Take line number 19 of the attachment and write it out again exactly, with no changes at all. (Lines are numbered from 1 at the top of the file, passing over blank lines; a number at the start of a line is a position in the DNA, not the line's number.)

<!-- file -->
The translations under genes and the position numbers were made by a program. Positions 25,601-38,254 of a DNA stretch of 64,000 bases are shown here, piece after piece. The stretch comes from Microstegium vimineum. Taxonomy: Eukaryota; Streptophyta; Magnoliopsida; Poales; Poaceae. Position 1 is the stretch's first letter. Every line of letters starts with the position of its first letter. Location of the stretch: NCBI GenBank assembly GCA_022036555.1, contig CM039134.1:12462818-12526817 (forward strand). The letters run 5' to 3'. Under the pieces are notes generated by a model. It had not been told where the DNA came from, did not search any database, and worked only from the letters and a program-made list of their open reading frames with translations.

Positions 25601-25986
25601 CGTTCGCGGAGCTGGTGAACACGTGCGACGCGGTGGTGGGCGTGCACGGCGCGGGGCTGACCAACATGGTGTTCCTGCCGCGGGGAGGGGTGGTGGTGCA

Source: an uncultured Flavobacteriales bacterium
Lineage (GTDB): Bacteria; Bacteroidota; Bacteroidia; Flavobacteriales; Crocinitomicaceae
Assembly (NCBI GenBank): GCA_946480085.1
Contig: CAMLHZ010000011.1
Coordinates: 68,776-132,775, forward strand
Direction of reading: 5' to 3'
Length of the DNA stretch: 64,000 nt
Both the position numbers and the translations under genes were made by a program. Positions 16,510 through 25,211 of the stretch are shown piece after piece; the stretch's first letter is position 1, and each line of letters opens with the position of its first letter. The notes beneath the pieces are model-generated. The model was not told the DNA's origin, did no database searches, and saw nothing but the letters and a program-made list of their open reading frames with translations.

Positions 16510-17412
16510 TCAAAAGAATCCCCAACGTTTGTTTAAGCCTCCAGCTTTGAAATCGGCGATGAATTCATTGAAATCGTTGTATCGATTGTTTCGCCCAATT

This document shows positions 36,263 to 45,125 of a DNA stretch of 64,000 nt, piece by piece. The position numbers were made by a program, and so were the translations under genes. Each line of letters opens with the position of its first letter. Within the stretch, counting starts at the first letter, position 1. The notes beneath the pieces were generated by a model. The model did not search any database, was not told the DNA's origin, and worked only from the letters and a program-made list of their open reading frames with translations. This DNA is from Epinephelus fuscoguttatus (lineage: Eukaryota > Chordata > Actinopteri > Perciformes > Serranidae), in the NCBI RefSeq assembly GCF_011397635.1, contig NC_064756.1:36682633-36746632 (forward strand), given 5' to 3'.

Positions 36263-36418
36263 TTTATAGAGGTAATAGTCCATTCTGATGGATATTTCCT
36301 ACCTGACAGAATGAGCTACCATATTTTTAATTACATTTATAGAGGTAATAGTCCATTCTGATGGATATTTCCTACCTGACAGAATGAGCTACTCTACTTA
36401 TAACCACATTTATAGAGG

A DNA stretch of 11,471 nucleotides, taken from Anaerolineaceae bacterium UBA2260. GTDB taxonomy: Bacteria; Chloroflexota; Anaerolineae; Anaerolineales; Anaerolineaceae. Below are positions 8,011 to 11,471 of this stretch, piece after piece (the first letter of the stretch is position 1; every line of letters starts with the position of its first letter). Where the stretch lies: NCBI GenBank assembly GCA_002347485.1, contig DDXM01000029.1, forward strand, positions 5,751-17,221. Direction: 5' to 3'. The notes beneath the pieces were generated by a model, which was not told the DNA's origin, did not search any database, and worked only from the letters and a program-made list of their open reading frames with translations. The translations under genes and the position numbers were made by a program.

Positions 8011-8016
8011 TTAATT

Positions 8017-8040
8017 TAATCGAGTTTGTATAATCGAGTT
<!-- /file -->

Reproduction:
A DNA stretch of 11,471 nucleotides, taken from Anaerolineaceae bacterium UBA2260. GTDB taxonomy: Bacteria; Chloroflexota; Anaerolineae; Anaerolineales; Anaerolineaceae. Below are positions 8,011 to 11,471 of this stretch, piece after piece (the first letter of the stretch is position 1; every line of letters starts with the position of its first letter). Where the stretch lies: NCBI GenBank assembly GCA_002347485.1, contig DDXM01000029.1, forward strand, positions 5,751-17,221. Direction: 5' to 3'. The notes beneath the pieces were generated by a model, which was not told the DNA's origin, did not search any database, and worked only from the letters and a program-made list of their open reading frames with translations. The translations under genes and the position numbers were made by a program.